Study of the ancient Mediterranean region tends to be dominated by a focus on the Greek and Roman empires. The other side of the story — the indigenous populations living throughout the region when the great empires moved in — has received much less attention.
Archaeologist Peter van Dommelen is working to change that. He’s spent 20 years working in the western Mediterranean, exploring a rich cultural heritage that existed before the arrival of the Greeks and Phoenicians and endured beyond it.
This fall, van Dommelen joins the Brown faculty as the Joukowsky Family Professor in Archaeology at the Joukowsky Institute for Archaeology and the Ancient World.
During the early part of the first millennium B.C., the Greeks and Phoenicians were just beginning to establish settlements in the western Mediterranean. Classical archaeologists who study the Greeks and Romans tend to view this colonial expansion entirely from the Greek or Phoenician perspective, van Dommelen says.
“They write about these colonial settlers as if they were coming into empty countries,” he said. “But of course it’s far more complicated than that. My fieldwork, for example, is on the island of Sardinia, which has a very long and rich, very distinctive indigenous culture.”
Evidence of developed civilization on Sardinia dates to the Bronze Age, and those cultures were far more complex than many may imagine. The production of wine is a case in point. “It’s often thought that it was the Greeks or the Phoenicians who introduced the technique for making wine to the Mediterranean and there was no decent wine before,” van Dommelen said. “But that’s far from certain.” Solid proof is hard to come by, but van Dommelen and his team found a wine processing plant that suggests a specifically Sardinian tradition of making wine.
And it’s not as though these indigenous cultures were steamrolled out of existence by Greek and Phoenician occupation. Van Dommelen’s work has shown that the material culture in rural areas of Sardinia was very slow to change. Even after the Phoenicians had come and gone and the Romans moved in, rural Sardinians continued to use much the same pottery, perform the same rituals, and perhaps use the same language. “The name of the tax man changes, but life, especially in these rural areas, basically goes on,” van Dommelen said.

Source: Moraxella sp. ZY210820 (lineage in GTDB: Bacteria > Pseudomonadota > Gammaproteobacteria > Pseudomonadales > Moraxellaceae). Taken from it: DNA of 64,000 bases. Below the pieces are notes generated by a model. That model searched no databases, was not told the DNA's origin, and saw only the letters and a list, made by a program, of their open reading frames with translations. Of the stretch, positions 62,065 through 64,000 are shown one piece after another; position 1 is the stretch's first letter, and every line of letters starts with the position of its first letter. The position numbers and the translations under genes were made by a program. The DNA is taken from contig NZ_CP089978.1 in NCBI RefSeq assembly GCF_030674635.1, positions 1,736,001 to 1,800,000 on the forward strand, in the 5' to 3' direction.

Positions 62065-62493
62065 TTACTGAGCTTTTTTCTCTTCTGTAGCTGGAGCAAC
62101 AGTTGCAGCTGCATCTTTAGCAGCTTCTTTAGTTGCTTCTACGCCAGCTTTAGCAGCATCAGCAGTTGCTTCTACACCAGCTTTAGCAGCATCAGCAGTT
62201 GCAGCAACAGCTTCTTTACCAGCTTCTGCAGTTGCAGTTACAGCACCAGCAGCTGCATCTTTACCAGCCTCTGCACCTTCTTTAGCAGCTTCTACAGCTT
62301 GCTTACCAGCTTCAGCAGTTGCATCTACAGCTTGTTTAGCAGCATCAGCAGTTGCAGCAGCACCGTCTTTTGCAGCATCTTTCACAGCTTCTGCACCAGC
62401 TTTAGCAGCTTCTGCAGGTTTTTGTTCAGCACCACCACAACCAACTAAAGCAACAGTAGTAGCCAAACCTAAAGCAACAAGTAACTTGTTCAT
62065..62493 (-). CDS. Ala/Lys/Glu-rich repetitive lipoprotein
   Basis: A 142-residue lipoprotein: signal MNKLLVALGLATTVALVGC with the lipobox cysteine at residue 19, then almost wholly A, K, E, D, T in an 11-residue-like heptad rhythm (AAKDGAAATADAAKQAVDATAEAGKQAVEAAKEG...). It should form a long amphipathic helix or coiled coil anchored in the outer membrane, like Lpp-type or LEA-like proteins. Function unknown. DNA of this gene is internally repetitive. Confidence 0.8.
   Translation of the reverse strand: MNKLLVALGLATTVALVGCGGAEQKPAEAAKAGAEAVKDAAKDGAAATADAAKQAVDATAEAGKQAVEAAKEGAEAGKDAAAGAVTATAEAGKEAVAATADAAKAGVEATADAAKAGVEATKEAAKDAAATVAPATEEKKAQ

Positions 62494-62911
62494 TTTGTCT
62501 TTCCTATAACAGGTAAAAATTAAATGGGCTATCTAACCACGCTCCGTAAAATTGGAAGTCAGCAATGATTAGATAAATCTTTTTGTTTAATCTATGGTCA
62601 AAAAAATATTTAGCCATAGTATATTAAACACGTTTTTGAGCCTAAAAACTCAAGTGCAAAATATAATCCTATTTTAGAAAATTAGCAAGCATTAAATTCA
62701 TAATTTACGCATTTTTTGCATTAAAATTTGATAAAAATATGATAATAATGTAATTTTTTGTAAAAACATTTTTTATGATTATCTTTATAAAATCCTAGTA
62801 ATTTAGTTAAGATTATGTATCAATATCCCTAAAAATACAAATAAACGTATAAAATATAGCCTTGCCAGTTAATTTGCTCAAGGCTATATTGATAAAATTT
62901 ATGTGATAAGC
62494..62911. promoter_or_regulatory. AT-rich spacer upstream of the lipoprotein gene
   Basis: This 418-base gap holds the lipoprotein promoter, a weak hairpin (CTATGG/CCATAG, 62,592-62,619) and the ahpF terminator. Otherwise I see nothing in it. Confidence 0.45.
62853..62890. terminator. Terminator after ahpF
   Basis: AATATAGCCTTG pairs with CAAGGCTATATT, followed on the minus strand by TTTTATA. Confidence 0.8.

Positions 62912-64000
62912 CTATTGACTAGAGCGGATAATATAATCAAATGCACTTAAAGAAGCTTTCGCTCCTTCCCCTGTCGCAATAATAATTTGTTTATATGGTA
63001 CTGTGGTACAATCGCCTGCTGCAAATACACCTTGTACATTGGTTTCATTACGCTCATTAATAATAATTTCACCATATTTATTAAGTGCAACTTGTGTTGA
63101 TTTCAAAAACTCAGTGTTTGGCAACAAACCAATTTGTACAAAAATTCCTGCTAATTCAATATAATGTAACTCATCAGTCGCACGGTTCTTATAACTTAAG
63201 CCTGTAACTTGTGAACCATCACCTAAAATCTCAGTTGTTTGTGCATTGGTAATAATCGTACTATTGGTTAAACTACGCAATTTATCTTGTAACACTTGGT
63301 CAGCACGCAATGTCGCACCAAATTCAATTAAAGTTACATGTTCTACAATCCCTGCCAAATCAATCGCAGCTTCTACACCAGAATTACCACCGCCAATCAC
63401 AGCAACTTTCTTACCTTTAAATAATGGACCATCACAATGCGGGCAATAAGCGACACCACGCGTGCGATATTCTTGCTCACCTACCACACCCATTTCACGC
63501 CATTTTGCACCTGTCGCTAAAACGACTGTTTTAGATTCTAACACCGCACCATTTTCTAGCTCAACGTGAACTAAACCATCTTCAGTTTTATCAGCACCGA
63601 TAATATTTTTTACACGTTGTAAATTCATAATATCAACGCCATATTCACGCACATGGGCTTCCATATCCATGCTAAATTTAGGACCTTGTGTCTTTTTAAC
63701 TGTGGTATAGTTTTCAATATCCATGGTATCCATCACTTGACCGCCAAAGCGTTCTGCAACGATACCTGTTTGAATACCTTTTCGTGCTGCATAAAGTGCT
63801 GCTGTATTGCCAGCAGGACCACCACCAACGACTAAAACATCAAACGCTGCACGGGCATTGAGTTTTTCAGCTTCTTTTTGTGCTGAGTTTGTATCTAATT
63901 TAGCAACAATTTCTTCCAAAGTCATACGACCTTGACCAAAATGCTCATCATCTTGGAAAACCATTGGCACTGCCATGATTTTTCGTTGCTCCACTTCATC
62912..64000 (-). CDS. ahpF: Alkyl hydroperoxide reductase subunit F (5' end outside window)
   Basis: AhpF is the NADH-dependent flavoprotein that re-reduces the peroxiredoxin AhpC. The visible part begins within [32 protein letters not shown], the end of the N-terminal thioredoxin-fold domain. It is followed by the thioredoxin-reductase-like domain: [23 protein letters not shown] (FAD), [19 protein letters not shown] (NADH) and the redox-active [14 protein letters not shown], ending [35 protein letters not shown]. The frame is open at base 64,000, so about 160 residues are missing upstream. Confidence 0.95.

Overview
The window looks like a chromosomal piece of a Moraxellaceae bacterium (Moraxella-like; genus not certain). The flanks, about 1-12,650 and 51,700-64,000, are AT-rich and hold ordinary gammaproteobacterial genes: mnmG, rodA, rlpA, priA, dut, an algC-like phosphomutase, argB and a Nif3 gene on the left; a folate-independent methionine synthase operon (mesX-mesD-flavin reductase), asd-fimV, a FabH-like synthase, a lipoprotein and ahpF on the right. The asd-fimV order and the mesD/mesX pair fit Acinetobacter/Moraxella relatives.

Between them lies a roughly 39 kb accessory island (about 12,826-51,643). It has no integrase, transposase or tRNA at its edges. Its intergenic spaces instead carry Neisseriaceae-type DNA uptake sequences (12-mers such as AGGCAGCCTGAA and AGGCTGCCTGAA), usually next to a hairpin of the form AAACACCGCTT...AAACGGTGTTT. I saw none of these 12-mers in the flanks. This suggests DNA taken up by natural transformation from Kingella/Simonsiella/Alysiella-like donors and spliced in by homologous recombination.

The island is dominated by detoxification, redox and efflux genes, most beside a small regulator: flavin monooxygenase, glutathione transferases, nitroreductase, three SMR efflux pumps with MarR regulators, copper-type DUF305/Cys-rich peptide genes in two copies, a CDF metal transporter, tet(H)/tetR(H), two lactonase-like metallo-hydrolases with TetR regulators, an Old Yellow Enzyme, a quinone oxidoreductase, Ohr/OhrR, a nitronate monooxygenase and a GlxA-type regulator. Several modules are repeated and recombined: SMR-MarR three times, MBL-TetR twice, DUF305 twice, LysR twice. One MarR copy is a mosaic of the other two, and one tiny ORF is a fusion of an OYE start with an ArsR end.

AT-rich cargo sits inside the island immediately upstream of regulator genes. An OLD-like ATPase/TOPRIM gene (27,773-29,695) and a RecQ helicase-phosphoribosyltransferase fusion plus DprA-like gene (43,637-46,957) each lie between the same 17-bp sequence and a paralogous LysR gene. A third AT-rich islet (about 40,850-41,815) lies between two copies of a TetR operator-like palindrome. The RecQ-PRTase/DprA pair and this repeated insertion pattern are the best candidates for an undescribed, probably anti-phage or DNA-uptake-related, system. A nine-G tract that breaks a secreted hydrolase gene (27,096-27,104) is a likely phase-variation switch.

The classical bias that often ignores these indigenous cultures is reinforced by a peculiar arrangement of academic silos, van Dommelen says. Most archaeologists in the United States work in anthropology departments, but those who study the Mediterranean generally work in classics departments. So while anthropology has a long history of studying the interactions between colonial powers and indigenous populations, classical archaeologists are less often exposed to that perspective.
“They’ve got separate conferences, separate journals, just totally separate academic structures,” van Dommelen said. “They wouldn’t necessarily talk to each other.”
That’s not a problem at Brown, however, because the Joukowsky Institute brings archaeologists from varying backgrounds together under one roof.
“The Joukowsky really sits between the disciplines,” van Dommelen said. “Every member of the faculty has to have tenure somewhere else. That automatically creates contacts everywhere — with anthropology, classics, Egyptology, public humanities, and more.”
Van Dommelen himself was tenured in archaeology at the University of Glasgow, where he taught for 15 years before coming to Brown. A native of The Netherlands, he holds degrees in archaeology and classics from the University of Leiden. He is co-editor of two journals, World Archaeology and the Journal of Mediterranean Archeology. The latter he co-edits with John Cherry, a professor at the Joukowsky Institute, and Bernard Knapp, a Glasgow emeritus professor.
Van Dommelen has written several books, including Rural Landscapes of the Punic World, which was published in 2008. He’s currently collaborating with his wife, archaeologist Ayla Çevik, on a topographic guide to the island of Sardinia.
He looks forward to continuing his fieldwork on the island with the help of Brown students and his new colleagues at the Joukowsky Institute, along with Italian and Spanish colleagues he’s been working with for years.
“Archaeology,” he says, “is not something you do on your own.”